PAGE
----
Indian-Origin Scientists' Important Discovery in Malaria

Indian-Origin Scientists' Important Discovery in Malaria

By SiliconIndia   |   Tuesday, 31 January 2012, 08:58 Hrs
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Bangalore: A group of scientists of Indian-origin have come up with a fundamental malaria discovery, understanding how the disease is caused by the malaria parasites.

Kasturi Hakdar and Suva Bhattacharjee from University of Notre Dame’s Center for Rare and Neglected Diseases led the team of researchers. They were successful in finding out how parasites target proteins to the surface of the red blood cell which results in the blocking of blood vessels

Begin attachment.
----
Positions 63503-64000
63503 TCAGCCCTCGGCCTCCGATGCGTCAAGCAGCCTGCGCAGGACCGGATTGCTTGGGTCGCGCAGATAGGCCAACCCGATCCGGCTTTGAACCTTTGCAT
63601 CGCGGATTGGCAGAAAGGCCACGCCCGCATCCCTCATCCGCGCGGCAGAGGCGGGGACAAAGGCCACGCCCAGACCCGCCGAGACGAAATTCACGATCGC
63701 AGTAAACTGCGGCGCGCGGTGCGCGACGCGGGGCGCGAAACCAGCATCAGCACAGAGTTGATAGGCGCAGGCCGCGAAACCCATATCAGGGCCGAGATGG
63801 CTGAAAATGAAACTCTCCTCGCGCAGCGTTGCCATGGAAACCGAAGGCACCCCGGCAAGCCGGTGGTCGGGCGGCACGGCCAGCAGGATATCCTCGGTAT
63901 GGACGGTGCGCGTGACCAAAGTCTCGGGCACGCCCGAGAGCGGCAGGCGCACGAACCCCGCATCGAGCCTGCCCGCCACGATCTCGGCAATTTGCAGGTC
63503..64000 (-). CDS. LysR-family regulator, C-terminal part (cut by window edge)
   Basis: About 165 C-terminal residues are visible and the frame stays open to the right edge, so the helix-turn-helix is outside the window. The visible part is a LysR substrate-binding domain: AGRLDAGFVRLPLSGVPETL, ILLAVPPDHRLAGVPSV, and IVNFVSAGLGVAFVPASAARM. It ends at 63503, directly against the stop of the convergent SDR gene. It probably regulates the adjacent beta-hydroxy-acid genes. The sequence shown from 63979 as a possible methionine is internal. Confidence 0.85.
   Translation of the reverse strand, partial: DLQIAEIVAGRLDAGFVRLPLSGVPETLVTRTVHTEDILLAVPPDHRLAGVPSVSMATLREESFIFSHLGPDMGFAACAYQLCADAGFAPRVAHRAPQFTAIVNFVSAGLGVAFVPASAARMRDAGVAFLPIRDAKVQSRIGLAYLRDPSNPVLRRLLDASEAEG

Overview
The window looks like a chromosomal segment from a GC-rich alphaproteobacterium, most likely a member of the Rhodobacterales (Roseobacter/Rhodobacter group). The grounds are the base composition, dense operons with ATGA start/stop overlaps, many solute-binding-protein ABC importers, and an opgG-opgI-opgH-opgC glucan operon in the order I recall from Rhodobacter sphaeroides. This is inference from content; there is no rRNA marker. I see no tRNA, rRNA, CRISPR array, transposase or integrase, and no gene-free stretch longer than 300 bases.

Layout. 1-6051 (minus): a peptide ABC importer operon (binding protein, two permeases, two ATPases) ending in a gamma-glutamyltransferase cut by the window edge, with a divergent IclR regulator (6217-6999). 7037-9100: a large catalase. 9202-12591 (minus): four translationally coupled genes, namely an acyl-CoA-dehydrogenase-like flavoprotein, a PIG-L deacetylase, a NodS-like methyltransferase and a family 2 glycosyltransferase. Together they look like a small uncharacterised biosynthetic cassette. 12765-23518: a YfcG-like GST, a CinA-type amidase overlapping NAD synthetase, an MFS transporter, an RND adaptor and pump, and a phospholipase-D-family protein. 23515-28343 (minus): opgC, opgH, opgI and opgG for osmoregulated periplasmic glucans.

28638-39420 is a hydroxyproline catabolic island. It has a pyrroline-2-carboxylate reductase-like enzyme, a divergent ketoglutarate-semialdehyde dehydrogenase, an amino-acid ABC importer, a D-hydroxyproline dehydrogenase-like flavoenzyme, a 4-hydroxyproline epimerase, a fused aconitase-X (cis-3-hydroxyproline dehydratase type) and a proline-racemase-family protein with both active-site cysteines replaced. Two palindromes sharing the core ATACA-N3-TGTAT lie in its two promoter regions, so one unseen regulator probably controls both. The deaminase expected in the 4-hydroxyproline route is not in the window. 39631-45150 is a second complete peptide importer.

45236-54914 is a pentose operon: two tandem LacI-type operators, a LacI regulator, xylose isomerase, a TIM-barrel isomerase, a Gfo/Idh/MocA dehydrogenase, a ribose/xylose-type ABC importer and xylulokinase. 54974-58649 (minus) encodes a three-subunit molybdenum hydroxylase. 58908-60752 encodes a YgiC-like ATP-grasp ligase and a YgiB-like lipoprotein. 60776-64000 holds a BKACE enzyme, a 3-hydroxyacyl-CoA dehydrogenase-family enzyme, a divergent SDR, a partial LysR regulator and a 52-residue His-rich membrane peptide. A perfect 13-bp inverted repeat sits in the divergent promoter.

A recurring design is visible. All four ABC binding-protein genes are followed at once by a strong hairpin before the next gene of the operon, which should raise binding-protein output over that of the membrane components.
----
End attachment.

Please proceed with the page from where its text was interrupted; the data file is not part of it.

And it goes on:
The other scientists involved in the team were-Robert Stahelin of the Indiana University school of Medicine-South Bend, and David and Kaye Speicher from university of Pennsylvania’s Wistar Institute. They discovered that for host-targeted malaria proteins the first thing to do is adhering to the lipid phosphatidylinositol 3-phosphate, PI (3) P, in the ER (Endoplasmic Reticulum).

The team also came up with the conclusion that adhering to PI (3) P lipid is the gate keeper to control the transferring of the disease and this can occur without Plasmepsin V action.

Haldar and Bhattacharjee mainly specializes in malaria parasite biology and pathogenesis.

The interdisciplinary teamwork of these scientists explains a basic, new cellular function, whose disruption can provide new therapies that are immediately needed for malaria.


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